During 1929, £46.0.0 was spent on repairs including replacement of broken piles, and emergency repairs to the stone abutment, which had been badly damaged by recent heavy seas (AOT AD 266/1/814, 1929). More orchards were planted and as the trees came into bearing, pressure on the loading infrastructure mounted. In 1931, the Tasman Council requested yet another extension to the T-head (AOT AD 266/1/814, 1931a). The PWD allocated £70 for the task, and the T-head was extended to 60ft x 60ft (AOT AD 266/1/814, 1931b, 1934a). The jetty was now becoming increasingly rotten, and £214 was spent on repairs including replacement of girders, decking and kerbs. The tramway was intended to be replaced, but because produce was being carted to the Thead by both horse and motor lorries, residents requested that no new tramway be laid as it would be more impediment than help (AOT AD 266/1/814, 1934b).
By 1939, excessive congestion was occurring at the head of the jetty. The neck was fairly narrow and there was not room for two vehicles to pass, necessitating vehicles to wait on either the shore or the head while another vehicle was on the neck. Yet another extension to the head was requested, this time to diagonally “fill in” the neck of the T on the western side (AOT AD 266/1/814, 1939a). The PWD expended £43 on this extension (AOT AD 266/1/814, 1939b).
By 1943, the state of the jetty was becoming a concern and there was some talk of completely rebuilding it. One sector of the community tried to use the opportunity to have the new jetty built more conveniently for them at Shelley Beach Point (AOT AD 266/1/814, 1943a). However, the engineer’s report did not see any advantage in this, and therefore the PWD decided to make extensive repairs to the existing jetty (AOT AD 266/1/814, 1943b). The repairs amounted to almost a complete rebuild with new piles, beams decking and abutment and were nearly complete in early February 1944. However, it seems that further works were required because in June the amount allocated to the work was increased from £900 to £1,150 (AOT AD 266/1/814, 1944a). In November, yet another £10 was spent on repairing the cattle-loading ramp, which had become unsafe for use (AOT AD 266/1/814, 1944b).
In 1949-1950 The Koonya jetty, along with five other jetties, was repaired for £3,766 (AOT, 1950: 9). It seems Koonya jetty took a disproportionate amount of this, requiring £1,120 for its repairs (AOT AD 266/1/814, 1950). The jetty was plainly in its sunset years. By 1953, the PWD produced an estimate of £1,720.0.0 for its demolition (AOT AD 266/1/814, 1953). However, Mr A.B. Clark of Cascades requested the opportunity to purchase the jetty shed in 1954, and was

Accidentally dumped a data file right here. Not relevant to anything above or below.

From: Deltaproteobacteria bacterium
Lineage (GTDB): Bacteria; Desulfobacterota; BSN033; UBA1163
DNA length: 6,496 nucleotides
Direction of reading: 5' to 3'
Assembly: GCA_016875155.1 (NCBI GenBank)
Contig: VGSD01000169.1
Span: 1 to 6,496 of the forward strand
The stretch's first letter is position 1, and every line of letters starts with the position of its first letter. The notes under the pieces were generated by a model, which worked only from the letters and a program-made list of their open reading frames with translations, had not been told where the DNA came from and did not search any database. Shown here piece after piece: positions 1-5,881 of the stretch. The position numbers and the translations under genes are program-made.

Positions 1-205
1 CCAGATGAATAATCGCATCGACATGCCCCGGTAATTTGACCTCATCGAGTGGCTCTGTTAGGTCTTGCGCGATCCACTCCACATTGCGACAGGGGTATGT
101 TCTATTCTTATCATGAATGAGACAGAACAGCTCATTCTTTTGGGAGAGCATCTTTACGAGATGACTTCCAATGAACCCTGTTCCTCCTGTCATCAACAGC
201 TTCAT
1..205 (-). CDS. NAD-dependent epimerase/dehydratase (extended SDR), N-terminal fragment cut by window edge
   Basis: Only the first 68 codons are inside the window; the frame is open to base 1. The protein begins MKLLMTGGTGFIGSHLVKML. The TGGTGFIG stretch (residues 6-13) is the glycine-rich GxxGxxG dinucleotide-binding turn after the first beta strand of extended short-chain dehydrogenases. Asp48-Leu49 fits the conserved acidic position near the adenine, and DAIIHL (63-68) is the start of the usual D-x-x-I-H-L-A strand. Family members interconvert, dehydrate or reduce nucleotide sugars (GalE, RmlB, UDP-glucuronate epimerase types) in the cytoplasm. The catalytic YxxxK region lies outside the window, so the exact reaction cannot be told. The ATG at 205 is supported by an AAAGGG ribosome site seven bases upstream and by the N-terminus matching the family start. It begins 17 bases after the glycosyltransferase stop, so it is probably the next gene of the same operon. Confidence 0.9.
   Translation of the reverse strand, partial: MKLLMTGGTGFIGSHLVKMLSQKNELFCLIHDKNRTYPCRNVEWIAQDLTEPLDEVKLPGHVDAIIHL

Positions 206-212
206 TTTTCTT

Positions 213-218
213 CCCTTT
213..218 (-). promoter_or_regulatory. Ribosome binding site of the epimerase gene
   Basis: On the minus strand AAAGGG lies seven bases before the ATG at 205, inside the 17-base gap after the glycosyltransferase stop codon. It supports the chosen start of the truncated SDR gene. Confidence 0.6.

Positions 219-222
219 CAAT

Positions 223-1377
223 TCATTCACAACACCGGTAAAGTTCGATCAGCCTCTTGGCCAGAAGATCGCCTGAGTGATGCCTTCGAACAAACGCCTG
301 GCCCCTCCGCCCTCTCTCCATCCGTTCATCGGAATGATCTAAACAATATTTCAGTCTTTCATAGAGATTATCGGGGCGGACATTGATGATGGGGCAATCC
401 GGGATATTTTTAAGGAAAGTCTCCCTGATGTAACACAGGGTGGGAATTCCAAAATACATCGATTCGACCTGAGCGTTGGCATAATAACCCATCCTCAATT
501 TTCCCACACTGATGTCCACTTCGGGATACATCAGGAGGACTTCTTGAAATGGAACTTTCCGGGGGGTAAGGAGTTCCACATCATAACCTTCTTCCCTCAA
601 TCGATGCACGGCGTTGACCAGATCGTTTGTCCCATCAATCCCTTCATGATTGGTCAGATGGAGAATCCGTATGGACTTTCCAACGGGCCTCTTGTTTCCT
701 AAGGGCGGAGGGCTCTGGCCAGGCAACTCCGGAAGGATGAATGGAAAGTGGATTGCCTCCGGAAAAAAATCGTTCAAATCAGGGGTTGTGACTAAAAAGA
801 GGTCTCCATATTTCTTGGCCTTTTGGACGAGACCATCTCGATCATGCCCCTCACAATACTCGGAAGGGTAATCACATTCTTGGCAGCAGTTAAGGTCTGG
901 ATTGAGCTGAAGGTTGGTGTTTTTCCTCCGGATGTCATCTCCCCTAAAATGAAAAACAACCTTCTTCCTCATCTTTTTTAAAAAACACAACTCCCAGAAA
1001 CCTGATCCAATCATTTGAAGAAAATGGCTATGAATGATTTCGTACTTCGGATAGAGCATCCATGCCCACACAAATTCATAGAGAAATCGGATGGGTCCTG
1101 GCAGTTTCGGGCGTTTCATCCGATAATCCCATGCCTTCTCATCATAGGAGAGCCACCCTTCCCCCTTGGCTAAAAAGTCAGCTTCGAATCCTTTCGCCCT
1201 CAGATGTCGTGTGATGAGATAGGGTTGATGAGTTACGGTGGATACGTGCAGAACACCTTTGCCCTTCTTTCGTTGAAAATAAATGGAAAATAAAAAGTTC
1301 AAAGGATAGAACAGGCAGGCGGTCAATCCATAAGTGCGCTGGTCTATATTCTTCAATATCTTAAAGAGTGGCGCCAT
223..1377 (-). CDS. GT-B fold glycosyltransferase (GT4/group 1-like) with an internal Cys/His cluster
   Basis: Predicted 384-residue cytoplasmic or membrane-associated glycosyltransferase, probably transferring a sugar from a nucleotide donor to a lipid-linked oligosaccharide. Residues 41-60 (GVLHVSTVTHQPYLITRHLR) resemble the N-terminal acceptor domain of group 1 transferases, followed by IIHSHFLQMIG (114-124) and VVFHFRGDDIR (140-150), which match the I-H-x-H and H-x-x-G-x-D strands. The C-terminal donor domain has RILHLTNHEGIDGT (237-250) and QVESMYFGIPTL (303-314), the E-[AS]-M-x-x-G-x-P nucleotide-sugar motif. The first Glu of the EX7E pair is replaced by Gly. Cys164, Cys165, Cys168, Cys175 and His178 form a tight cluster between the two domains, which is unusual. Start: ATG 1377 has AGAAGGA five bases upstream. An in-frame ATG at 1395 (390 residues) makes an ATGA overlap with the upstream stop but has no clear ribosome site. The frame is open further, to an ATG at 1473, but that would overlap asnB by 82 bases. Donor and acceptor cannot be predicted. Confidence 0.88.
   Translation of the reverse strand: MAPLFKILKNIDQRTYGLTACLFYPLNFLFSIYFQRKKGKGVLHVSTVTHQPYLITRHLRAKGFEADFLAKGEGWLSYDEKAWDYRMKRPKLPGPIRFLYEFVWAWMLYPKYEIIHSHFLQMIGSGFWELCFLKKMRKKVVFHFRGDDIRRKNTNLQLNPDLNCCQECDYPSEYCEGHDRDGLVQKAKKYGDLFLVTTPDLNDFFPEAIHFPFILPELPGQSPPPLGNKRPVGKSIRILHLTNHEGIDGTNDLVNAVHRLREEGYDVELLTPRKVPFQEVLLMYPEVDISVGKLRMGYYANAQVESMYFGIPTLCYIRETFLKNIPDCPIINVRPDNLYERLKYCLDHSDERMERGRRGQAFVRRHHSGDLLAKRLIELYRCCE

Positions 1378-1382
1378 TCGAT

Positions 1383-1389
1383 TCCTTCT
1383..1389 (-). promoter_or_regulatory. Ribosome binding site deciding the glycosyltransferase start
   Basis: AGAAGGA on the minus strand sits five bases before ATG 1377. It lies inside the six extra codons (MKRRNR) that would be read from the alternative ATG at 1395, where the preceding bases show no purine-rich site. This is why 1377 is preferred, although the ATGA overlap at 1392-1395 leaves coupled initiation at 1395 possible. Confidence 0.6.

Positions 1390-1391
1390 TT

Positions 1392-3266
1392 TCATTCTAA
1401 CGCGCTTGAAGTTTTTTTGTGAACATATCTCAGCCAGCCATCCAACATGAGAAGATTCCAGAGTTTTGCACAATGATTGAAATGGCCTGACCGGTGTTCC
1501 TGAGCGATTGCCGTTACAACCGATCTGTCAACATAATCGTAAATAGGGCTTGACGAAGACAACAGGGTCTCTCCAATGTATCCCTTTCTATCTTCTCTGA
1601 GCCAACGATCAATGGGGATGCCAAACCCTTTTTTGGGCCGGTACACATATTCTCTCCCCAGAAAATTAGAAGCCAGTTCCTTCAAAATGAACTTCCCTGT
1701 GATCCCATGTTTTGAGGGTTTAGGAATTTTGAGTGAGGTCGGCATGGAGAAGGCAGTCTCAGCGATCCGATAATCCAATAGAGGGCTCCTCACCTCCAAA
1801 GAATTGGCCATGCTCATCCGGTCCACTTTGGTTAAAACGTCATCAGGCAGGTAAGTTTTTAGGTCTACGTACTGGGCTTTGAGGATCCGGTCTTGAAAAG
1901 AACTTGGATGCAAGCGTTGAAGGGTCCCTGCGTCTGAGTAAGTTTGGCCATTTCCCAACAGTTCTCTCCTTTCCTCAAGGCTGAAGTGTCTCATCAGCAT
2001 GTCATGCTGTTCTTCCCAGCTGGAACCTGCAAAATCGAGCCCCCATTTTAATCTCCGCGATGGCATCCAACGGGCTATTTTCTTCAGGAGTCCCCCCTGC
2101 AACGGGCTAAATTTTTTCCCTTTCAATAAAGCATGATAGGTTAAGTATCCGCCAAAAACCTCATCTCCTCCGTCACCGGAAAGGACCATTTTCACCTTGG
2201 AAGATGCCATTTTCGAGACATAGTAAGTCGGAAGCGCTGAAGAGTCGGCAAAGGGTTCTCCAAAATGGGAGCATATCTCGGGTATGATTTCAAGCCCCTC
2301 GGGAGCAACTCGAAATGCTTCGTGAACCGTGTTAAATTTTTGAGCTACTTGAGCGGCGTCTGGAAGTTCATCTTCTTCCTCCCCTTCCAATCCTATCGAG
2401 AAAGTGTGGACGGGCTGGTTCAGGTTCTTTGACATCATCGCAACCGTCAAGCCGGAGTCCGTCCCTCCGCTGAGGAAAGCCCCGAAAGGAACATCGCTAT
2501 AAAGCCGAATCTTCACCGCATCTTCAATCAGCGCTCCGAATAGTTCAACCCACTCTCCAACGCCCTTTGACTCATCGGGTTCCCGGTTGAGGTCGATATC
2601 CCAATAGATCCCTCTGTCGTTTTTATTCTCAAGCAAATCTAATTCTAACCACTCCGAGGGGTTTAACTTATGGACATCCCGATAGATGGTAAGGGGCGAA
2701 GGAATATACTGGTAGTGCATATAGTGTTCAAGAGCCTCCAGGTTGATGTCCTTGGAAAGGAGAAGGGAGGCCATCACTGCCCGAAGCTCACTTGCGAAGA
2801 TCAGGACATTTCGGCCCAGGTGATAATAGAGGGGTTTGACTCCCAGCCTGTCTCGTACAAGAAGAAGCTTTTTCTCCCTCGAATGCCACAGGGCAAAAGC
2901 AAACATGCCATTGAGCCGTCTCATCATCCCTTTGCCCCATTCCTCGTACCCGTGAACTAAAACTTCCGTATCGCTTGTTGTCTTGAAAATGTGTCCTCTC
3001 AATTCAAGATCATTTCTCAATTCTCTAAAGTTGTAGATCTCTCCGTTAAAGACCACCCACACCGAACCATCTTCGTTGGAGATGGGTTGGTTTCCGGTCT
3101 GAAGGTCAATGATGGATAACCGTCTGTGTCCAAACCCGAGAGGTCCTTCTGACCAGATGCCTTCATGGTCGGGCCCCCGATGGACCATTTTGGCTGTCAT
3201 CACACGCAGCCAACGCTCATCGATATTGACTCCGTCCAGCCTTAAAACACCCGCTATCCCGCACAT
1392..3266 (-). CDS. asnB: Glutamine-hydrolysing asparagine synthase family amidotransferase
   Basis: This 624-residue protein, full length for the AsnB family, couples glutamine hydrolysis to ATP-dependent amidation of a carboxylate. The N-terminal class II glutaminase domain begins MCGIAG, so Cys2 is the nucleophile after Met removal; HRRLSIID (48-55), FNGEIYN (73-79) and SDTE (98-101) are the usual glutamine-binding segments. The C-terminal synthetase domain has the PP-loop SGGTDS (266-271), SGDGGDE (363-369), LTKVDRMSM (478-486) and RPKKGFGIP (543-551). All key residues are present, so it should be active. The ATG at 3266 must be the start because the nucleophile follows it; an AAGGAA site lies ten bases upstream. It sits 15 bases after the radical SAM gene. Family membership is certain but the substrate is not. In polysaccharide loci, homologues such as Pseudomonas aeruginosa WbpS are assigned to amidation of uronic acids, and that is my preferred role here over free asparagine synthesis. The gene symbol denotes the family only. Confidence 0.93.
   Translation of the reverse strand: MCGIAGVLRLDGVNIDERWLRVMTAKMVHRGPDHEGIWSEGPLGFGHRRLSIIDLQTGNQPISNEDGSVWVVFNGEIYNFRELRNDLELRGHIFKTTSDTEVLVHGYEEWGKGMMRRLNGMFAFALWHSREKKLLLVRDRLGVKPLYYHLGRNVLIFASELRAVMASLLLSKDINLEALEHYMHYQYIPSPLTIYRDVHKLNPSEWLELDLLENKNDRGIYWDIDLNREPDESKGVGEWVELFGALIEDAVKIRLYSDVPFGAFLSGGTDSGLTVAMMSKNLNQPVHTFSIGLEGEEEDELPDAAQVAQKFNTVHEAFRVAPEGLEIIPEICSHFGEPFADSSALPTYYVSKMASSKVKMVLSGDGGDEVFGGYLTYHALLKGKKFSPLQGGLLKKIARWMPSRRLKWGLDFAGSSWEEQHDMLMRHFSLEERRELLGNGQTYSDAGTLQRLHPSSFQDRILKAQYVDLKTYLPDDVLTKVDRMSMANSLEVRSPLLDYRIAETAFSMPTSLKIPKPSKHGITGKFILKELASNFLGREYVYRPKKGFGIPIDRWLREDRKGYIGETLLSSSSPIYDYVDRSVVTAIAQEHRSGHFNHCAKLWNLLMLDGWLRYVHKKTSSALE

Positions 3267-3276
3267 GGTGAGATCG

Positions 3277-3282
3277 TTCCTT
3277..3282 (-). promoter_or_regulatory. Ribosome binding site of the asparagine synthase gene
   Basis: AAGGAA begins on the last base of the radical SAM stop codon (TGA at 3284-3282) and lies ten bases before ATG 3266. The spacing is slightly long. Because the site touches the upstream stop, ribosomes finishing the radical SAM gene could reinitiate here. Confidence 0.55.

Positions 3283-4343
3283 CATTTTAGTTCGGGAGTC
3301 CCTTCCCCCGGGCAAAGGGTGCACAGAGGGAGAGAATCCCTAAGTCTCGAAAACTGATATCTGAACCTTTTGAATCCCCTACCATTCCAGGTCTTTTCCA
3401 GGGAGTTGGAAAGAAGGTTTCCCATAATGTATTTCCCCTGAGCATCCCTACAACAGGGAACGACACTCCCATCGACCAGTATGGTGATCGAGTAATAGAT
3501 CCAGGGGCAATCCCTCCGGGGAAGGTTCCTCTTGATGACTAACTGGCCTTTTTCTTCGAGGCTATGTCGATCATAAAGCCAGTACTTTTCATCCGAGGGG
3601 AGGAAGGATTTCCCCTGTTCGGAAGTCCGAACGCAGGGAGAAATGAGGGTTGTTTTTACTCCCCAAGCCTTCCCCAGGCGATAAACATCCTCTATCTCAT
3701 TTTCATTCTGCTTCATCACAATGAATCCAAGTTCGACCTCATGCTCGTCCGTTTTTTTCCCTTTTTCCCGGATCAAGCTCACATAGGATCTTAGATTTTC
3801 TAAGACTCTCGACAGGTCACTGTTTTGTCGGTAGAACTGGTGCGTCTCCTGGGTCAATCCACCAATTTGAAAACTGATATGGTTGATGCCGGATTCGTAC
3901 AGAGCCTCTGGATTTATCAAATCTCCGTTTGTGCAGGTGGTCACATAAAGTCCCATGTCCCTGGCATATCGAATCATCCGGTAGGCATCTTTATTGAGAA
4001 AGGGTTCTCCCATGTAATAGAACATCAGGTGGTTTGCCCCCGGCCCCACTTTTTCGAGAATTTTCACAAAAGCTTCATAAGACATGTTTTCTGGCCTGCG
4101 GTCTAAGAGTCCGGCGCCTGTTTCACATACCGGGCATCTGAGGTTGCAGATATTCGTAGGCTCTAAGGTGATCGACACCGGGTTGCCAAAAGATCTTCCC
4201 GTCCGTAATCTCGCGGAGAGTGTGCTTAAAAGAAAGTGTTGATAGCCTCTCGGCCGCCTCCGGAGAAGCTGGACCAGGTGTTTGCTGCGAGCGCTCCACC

12 CONVICT PROBATION AND THE EVOLUTION OF JETTIES IN TASMANIAtold that the jetty would stand for some years yet and that the shed was not for sale (AOT AD 266/1/814, 1954). A photo of the jetty in c.1950 shows a shed in the elbow of the “L” (AdamSmith, 1983).
However, once the M.V. Naracoopa and the M.V. Cartela stopped using it in the 1950s, the jetty quickly fell in to disrepair, and eventually broke up and washed ashore (Guiler, 1998: 174).
Coal Mines Station Establishment In 1833 surveyors Woodward and Hughes discovered coal on the Tasman Peninsula at Plunkett Point. Mining commenced at Plunkett Point as a government operation in 1834 using convict labour (Evans, 2000: 14). Despite its inferior quality, the coal from Plunkett Point found a ready market in Hobart because it sold for less than half the price of coal that had, until then, been imported from Newcastle (Jackman, 2004: 36). The presence of coal seams at various locations in Van Diemen’s Land had been known since 1804, but the operation at Plunkett Point was the first to be mined successfully (Brand, 1987: 14).
Under the convict assignment system, mining was originally initiated as a punishment for the worst behaved convicts at Port Arthur. However, in 1841 the assignment system was superseded by the probation system. When the Coal Mines became a probation station, the mines were worked by prisoners who had mining experience instead of using forced labour as a result of punishment (PWS, 1997: 8).
Mining continued under Government control until June 1848, when it was leased to private operators (Lord, n.d.: 29). The lease passed through a number of hands over the next half century: Alexander Clarke (1848), James Fulton (1851), William Nichols and John Thomas (1856), and James Hurst (1858) who retained the lease, in conjunction with Messrs Rheuben and Turner, until 1876 when Hurst died and work at the mine was aborted (Evans, 2000: 28-29).